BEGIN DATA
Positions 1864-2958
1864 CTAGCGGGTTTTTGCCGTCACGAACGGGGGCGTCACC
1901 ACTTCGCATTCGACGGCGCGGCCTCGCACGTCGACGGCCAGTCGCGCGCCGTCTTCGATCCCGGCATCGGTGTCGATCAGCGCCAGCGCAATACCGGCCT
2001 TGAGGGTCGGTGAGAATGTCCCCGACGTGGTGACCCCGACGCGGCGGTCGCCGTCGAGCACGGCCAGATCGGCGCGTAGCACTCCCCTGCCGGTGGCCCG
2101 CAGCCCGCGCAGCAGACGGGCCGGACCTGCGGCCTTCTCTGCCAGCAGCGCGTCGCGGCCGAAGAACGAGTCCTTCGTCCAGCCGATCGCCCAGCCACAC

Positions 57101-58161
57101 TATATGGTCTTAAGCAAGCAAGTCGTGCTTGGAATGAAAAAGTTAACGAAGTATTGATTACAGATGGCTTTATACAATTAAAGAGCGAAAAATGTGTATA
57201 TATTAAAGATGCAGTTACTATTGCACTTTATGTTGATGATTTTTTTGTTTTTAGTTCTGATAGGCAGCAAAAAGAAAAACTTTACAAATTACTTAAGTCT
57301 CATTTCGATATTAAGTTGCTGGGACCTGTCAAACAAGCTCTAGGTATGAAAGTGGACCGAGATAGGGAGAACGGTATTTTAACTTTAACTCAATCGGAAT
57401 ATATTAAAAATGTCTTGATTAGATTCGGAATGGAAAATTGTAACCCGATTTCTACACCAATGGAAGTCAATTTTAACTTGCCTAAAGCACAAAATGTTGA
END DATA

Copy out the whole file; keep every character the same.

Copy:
Positions 1864-2958
1864 CTAGCGGGTTTTTGCCGTCACGAACGGGGGCGTCACC
1901 ACTTCGCATTCGACGGCGCGGCCTCGCACGTCGACGGCCAGTCGCGCGCCGTCTTCGATCCCGGCATCGGTGTCGATCAGCGCCAGCGCAATACCGGCCT
2001 TGAGGGTCGGTGAGAATGTCCCCGACGTGGTGACCCCGACGCGGCGGTCGCCGTCGAGCACGGCCAGATCGGCGCGTAGCACTCCCCTGCCGGTGGCCCG
2101 CAGCCCGCGCAGCAGACGGGCCGGACCTGCGGCCTTCTCTGCCAGCAGCGCGTCGCGGCCGAAGAACGAGTCCTTCGTCCAGCCGATCGCCCAGCCACAC

Positions 57101-58161
57101 TATATGGTCTTAAGCAAGCAAGTCGTGCTTGGAATGAAAAAGTTAACGAAGTATTGATTACAGATGGCTTTATACAATTAAAGAGCGAAAAATGTGTATA
57201 TATTAAAGATGCAGTTACTATTGCACTTTATGTTGATGATTTTTTTGTTTTTAGTTCTGATAGGCAGCAAAAAGAAAAACTTTACAAATTACTTAAGTCT
57301 CATTTCGATATTAAGTTGCTGGGACCTGTCAAACAAGCTCTAGGTATGAAAGTGGACCGAGATAGGGAGAACGGTATTTTAACTTTAACTCAATCGGAAT
57401 ATATTAAAAATGTCTTGATTAGATTCGGAATGGAAAATTGTAACCCGATTTCTACACCAATGGAAGTCAATTTTAACTTGCCTAAAGCACAAAATGTTGA